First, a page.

In the same app, I also browsed through the names of the views,
it looks like it’s a drawer views. They often have a lot of
child views. Sometimes we need them immediately for UX reasons.
They could save 42 more mill seconds.
The second app is following what I would expect. There’s no
extra activities or services being started. I dug in more
and clicked on the views being inflated and the names of the
widgets I could see matched up with what was visible with the
app. Then I saw this gap in activity inside blind
application that takes up 30 milli seconds. I’ll see its
monitor contention. Monitor contention is saying lock
contention, where the owner of the lock of the thread. And so
I scrolled down and I did see activity during this time.
And then it’s giving me a pointer to the stack. I wasn’t
familiar with realm. It’s like a mobile database library like
Sequel. This may be or may not be something you can fix because
you might need to coordinate with the Realm library.
Either way, this is another potentialpotential 30 mill
second. There are two activities being
started, but there’s another potential improvement here. I
included the thread name, this is the UI thread. If we scroll
down, we can see these background threads running. CPU
0, CPU 1 CPU 2. It’s awesome they made background threads but
there’s a potential performance issue. These background threads
are doing a lot of blocking I/O. So that’s the orange sections.
They’re kind of hard to see. So you can see there’s some I/O
happening. Now it turns out that on a lot of devices, we
have to be concerned about I/O contention. There’s not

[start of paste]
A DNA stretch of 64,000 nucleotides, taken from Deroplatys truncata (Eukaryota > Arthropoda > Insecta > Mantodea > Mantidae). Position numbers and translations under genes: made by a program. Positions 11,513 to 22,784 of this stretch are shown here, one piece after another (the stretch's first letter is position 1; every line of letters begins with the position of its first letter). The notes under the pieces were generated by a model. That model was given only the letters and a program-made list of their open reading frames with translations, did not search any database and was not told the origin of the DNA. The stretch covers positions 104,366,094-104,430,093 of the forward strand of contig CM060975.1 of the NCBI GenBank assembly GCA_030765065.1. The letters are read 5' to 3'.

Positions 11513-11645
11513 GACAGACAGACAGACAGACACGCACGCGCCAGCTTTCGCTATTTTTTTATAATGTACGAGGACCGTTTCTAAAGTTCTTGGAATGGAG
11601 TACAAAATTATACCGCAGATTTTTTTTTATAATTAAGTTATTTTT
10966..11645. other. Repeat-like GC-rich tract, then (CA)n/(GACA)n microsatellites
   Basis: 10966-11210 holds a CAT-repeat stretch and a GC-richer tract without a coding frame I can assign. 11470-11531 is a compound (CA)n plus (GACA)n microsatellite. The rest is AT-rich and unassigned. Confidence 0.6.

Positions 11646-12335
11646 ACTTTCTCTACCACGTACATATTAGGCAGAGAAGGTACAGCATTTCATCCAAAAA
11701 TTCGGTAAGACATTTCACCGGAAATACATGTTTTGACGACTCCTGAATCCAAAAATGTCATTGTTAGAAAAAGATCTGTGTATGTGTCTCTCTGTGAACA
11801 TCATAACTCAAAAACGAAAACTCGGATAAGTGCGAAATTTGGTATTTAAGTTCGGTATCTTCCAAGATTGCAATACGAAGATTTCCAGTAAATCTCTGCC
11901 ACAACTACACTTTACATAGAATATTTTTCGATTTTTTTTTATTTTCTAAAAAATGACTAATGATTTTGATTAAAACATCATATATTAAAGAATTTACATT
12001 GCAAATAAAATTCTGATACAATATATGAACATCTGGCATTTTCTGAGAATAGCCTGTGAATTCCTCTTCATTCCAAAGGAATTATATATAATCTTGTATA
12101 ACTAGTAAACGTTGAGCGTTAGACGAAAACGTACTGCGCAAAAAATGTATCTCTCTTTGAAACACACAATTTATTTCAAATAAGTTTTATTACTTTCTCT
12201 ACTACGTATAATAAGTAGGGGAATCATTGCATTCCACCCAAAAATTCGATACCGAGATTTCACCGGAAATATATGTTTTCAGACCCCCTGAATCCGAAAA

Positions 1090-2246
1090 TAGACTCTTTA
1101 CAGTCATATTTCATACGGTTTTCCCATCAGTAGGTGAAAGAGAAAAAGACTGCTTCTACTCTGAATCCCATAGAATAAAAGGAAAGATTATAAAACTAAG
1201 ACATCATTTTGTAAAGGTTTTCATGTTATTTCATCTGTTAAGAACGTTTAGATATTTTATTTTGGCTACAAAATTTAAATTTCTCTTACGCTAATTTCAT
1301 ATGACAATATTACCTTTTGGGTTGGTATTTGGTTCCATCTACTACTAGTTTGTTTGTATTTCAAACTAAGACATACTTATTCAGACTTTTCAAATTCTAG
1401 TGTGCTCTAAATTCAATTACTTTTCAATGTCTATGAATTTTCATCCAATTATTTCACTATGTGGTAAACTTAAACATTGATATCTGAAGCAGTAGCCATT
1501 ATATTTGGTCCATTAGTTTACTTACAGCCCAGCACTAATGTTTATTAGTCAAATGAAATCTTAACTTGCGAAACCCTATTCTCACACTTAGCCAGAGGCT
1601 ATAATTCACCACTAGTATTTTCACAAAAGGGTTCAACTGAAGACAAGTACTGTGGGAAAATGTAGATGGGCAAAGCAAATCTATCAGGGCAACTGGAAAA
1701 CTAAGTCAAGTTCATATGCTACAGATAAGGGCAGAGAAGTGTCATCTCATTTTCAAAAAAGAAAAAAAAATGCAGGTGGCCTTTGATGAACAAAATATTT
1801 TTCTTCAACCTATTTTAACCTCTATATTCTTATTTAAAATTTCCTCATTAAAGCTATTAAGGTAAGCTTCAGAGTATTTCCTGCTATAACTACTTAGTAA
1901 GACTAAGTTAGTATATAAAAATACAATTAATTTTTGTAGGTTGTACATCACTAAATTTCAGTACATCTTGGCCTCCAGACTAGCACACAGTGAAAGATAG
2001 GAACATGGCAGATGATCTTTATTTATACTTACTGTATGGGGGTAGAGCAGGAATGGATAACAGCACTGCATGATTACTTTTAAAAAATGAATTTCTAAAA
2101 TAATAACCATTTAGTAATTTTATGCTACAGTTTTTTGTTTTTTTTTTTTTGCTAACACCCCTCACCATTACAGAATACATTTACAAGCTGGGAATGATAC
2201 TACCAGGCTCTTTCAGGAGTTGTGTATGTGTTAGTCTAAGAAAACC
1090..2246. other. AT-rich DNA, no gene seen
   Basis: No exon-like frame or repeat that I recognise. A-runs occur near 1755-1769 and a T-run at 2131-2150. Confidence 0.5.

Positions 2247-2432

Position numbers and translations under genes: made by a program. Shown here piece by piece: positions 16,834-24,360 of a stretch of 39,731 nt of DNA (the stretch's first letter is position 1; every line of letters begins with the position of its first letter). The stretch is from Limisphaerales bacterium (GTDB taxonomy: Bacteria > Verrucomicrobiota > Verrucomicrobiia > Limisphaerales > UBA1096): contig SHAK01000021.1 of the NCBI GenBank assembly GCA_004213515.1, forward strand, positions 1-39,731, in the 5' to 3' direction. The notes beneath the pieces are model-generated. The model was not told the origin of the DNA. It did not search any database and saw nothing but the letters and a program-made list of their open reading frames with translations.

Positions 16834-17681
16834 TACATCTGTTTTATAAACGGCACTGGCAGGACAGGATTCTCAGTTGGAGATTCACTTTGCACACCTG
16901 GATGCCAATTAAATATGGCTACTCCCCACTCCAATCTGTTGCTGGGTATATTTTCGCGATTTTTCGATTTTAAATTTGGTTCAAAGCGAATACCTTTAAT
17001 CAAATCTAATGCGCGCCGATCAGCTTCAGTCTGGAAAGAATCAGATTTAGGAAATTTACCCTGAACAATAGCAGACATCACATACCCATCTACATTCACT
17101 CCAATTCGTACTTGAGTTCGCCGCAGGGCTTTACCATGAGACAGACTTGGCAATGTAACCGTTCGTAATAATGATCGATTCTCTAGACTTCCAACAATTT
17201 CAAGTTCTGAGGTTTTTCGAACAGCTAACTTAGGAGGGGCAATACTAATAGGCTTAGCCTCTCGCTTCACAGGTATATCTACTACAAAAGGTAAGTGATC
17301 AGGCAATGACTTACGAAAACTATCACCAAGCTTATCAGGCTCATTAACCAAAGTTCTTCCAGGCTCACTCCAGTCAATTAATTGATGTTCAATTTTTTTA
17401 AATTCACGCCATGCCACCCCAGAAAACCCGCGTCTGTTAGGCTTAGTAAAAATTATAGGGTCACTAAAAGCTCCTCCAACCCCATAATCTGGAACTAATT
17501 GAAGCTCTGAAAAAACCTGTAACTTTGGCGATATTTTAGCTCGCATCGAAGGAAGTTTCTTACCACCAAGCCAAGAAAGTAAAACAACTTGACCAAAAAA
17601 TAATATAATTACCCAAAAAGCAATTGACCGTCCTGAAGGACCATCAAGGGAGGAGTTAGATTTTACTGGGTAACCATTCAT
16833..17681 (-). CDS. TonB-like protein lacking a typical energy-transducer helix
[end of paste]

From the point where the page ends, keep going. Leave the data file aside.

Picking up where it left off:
necessarily more than one channel to use. They may be
slowing down the I/O request from the UI thread. That is
highlighted down below. We see the busy 4 milli seconds. We
can see that in this section, we spend 107 milli seconds. We
could shorten this if we move the background activity and
overlap with is somening else. All I needed to do was clone.
You can open the output HTML file in your browser and see
everything that I showed you today. And this barely
scratches the surface of what you can do with Systrace. I was
able to identify these opportunities in apps I don’t
work on. When you look at a trace of your
own app, it’s going to make 100 times more sense to you. And,
you can even add your own trace points inside your app code so
you can see the context of what’s running in your app from
within the trace. Thank you.
[Applause] PRAEF Hi, everyone. Hope we’ve been
enjoying the day one so far. I’m parul. We want to talk to
you about certain practices that you, as app developers can adopt
to build products that continue to value users, at the same
time, protect their right to privacy. We want Android to be
a platform where you can offer personalized experiences and at
the same time, privacy is important and transparency in
terms of what data you’re collecting and how you’re using
it. So, it can serve as a platform
to build social experiences. We have ongoing efforts. So,
things we want to touch upon today are how your apps are
accessing user data, ensuring your user’s know what is being
accessed and transparency. So, we have a multi-level
approach. We focus on improving APIs.
We set up for keeping abuse in check and assuring that a level
playing field is provided and a safe experience for our users.
We’ve built out to identify when apps may be abusing a
user’s personal information. We also have human reviewers,
so it’s not bots and AI, but actually people who review the
apps to make sure the user’s right to privacy is secured and
the safe experience is provided. We also invest heavily in
surcurity. We have the security program and vulnerability
program. Feel free to drop more if you want to know more about